Getting Started

This guide specifically covers the process of getting Bullet Train up and running on your local machine so you can start developing your application. If you've just purchased Bullet Train, be sure to see the overview of first steps as a new Bullet Train customer.

As an optional prerequisite, please read our blog article describing how and why Bullet Train is distributed the way it is.

1. Install Dependencies

Before you can get started with Bullet Train, you must have the following dependencies installed:

  • Ruby 2.7
  • Redis 6.0
  • PostgreSQL 13
  • Chrome (for headless browser tests)

Internally, Bullet Train is developed on macOS and these dependencies (other than Chrome) are installed using RVM and Homebrew like so:

brew install postgresql
brew services start postgresql
brew install redis
brew services start redis
rvm install ruby-2.7.2

2. Clone (Don't Fork) The Repository

First, create a new private repository on GitHub. (Please be careful that the repository you create is actually private, since otherwise you would be redistributing Bullet Train. 😬)

Once you have the new repository ready, clone our repository to your local machine.

git clone git@github.com:bullet-train-co/bullet-train-tailwind-css.git your-new-app-name
cd your-new-app-name
git remote rename origin bullet-train
git remote add origin git@github.com:your-username/your-new-app-name.git
git push origin main

In those steps you've renamed the original Bullet Train repository to be referred to as bullet-train and your own repository is now your origin. (This means you'll be able to merge in updates from bullet-train/main.)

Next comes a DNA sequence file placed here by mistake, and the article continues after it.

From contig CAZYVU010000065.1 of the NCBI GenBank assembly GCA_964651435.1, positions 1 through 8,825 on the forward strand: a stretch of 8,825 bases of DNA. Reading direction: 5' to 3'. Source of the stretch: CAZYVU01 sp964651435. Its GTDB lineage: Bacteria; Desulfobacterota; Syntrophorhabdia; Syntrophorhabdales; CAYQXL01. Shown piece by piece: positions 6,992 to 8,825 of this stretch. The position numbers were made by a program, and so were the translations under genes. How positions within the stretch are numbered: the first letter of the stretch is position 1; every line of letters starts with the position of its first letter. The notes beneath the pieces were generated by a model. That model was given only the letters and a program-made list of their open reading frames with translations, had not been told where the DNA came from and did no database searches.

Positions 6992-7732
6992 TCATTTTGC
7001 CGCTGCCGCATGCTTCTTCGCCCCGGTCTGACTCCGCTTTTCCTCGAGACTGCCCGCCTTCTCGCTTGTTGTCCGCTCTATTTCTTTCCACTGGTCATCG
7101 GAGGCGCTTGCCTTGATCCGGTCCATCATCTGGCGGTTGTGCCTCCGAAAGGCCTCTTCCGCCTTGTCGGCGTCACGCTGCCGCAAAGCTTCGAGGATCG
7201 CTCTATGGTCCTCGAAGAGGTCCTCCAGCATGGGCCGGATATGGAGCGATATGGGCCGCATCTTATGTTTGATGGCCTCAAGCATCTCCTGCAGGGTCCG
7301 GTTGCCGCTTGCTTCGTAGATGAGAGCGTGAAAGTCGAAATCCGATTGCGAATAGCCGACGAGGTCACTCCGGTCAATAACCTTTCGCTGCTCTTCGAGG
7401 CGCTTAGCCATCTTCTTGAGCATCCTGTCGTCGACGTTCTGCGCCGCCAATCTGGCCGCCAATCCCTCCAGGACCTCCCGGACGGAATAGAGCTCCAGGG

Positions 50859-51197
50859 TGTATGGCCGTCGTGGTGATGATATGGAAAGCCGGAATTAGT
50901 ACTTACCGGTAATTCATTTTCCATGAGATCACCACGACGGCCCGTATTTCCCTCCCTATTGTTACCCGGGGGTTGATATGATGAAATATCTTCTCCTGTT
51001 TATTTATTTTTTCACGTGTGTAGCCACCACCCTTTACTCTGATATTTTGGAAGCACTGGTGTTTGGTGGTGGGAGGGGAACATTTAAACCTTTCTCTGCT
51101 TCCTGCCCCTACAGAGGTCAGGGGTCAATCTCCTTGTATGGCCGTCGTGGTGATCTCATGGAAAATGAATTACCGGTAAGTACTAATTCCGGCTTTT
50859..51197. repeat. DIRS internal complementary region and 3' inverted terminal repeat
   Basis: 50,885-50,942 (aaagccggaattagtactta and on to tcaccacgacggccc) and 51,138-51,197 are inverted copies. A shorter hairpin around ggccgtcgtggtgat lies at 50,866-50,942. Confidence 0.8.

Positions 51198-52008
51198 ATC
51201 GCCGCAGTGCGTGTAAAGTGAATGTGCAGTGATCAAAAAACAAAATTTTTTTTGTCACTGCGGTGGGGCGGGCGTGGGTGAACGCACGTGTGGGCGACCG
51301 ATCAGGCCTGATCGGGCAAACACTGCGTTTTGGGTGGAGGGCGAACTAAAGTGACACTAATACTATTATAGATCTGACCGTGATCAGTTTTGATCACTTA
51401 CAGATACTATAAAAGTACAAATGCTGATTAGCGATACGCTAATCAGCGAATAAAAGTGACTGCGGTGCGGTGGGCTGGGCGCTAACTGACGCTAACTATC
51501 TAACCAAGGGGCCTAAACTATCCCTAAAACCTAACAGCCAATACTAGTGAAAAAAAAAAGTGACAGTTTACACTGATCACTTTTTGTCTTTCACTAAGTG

Using GitHub's "Fork" feature is only for developers when they want to submit a Pull Request to the Bullet Train codebase. It's not the correct way to get started building a new project with Bullet Train.

3. Run Bundler and Yarn

As with any Rails app, you'll need to run bundle install and yarn install.

4. Name Your Application

Run bin/set-name "Whatever Your App Name Is" to properly configure your database name, session store, and application class name. This tool will spit out some additional instructions as well.

5. Set Up Your Database

Run rake db:create, rake db:migrate, and rake db:seed to get your database into working condition. If you install PostgreSQL the way described above, this should work automatically. If it fails to connect, you'll need to configure your database in whatever way you normally do for Rails development.

6. Create Local Environment Configuration

Copy config/application.yml.example to config/application.yml as a baseline for your application configuration.

7. Start the Server

Start the server with rails s and visit http://localhost:3000/. The first time you render the sign-in page the stylesheets will take a few seconds to compile. Don't worry, it'll cache them going forward. Your application is now up and running and you can test the sign-up process.